Desperately calling his name, I made sure he wasn’t asleep, or possibly ill, laying somewhere where I couldn’t see him. Once I determined he wasn’t on the premise, I started looking for clues.
His collar miraculously laid on his bed, where he was probably asleep when he was snatched.
At this point, I was mad at everyone in my neighborhood. We’re all so good at keeping a look out! How could someone let this happen? I had so much assurance in my people! They failed me.
It was Sunday, the animal shelter was closed, so I knew if Frisco was indeed loose roaming the streets, it would be a car or a new family that gets him.
I quickly got on my skateboard while my parents drove around the neighborhood looking for Frisco. I went door to door asking everyone if they’ve seen anything. Thirty minutes and zero leads later, I knew I had to step it up because it would only be a matter of time before someone finds my puppy.
10 minutes later, I had a couple hundred posters (computers and Photoshop do wonders) and passed them to all my friends with skateboards. I told them to staple them to every single tree. We managed to cover 3 square miles before sundown.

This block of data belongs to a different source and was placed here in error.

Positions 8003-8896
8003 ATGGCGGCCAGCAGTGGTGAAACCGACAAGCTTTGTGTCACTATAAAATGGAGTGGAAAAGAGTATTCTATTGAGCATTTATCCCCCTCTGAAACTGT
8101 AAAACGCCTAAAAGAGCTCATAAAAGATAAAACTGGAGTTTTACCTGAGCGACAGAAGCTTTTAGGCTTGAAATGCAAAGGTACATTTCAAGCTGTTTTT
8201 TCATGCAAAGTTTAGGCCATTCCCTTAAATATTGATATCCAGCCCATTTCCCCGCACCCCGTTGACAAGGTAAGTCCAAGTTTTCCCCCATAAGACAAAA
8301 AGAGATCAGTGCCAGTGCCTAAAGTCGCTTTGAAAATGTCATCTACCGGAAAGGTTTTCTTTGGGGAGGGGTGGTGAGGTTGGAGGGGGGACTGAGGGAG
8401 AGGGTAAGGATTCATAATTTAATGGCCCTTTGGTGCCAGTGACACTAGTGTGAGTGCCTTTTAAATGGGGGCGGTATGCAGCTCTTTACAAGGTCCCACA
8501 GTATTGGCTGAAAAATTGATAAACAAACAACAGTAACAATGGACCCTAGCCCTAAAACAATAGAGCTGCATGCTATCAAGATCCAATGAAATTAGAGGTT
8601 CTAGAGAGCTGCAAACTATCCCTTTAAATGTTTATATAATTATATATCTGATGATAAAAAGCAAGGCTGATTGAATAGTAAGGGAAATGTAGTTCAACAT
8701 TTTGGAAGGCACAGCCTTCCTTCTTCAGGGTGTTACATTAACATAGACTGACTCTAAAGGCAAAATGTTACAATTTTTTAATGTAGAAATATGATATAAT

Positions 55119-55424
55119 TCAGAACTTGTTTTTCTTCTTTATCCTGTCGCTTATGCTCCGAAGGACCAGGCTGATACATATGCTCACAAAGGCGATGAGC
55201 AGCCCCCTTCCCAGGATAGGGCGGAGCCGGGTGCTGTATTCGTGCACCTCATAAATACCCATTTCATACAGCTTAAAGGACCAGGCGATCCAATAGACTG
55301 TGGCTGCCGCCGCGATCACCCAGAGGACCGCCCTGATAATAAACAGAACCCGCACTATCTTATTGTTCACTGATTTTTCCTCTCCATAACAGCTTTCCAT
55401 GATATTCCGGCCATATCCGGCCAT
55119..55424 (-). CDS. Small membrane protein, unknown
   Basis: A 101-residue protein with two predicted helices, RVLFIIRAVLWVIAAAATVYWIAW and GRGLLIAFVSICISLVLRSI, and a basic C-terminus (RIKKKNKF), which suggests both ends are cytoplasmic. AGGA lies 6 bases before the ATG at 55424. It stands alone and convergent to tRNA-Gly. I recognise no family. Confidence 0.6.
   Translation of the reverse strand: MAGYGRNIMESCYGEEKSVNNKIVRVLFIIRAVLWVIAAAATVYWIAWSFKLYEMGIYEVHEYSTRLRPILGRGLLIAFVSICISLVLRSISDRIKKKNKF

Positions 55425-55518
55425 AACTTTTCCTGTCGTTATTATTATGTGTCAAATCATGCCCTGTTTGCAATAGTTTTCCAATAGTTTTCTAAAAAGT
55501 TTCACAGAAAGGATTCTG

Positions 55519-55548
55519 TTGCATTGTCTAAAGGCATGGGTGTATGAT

After an hour of doing that, me and my friend (friend didn’t live on my street) finished in front of a house that gave me an eery feeling. I had a few run-ins with these people in the past about my dog (stuff I mentioned earlier). I told my friend, “My gut is telling me they’ve got Frisco,” and without hesitation my friend runs up to their door and staples a lost dog poster to their wooden door… pop, pop. Two good staples.
My friend was a lot braver than I was as kids. However, he also didn’t live on my street. He didn’t understand that I live here and I would have to deal with the repercussions of stapling a piece of paper to these people’s door–people the whole neighborhood wanted nothing to do with. I ran and hid in my house, hoping for a call to come in… from anyone.